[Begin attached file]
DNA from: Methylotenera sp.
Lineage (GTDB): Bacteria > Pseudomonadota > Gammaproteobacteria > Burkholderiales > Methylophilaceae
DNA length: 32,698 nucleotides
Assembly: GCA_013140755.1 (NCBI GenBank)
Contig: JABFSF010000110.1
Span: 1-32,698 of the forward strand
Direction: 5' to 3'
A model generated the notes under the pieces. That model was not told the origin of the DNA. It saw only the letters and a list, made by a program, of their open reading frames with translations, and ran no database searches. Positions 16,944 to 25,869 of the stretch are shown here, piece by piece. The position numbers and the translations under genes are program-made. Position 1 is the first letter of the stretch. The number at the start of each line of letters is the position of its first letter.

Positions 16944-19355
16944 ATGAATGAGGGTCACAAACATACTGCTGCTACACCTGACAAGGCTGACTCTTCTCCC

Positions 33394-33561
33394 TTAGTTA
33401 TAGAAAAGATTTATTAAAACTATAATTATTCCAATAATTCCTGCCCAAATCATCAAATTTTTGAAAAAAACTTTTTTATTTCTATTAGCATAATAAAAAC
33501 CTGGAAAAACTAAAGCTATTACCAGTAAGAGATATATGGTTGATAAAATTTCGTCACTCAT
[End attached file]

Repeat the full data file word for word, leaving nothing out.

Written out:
DNA from: Methylotenera sp.
Lineage (GTDB): Bacteria > Pseudomonadota > Gammaproteobacteria > Burkholderiales > Methylophilaceae
DNA length: 32,698 nucleotides
Assembly: GCA_013140755.1 (NCBI GenBank)
Contig: JABFSF010000110.1
Span: 1-32,698 of the forward strand
Direction: 5' to 3'
A model generated the notes under the pieces. That model was not told the origin of the DNA. It saw only the letters and a list, made by a program, of their open reading frames with translations, and ran no database searches. Positions 16,944 to 25,869 of the stretch are shown here, piece by piece. The position numbers and the translations under genes are program-made. Position 1 is the first letter of the stretch. The number at the start of each line of letters is the position of its first letter.

Positions 16944-19355
16944 ATGAATGAGGGTCACAAACATACTGCTGCTACACCTGACAAGGCTGACTCTTCTCCC

Positions 33394-33561
33394 TTAGTTA
33401 TAGAAAAGATTTATTAAAACTATAATTATTCCAATAATTCCTGCCCAAATCATCAAATTTTTGAAAAAAACTTTTTTATTTCTATTAGCATAATAAAAAC
33501 CTGGAAAAACTAAAGCTATTACCAGTAAGAGATATATGGTTGATAAAATTTCGTCACTCAT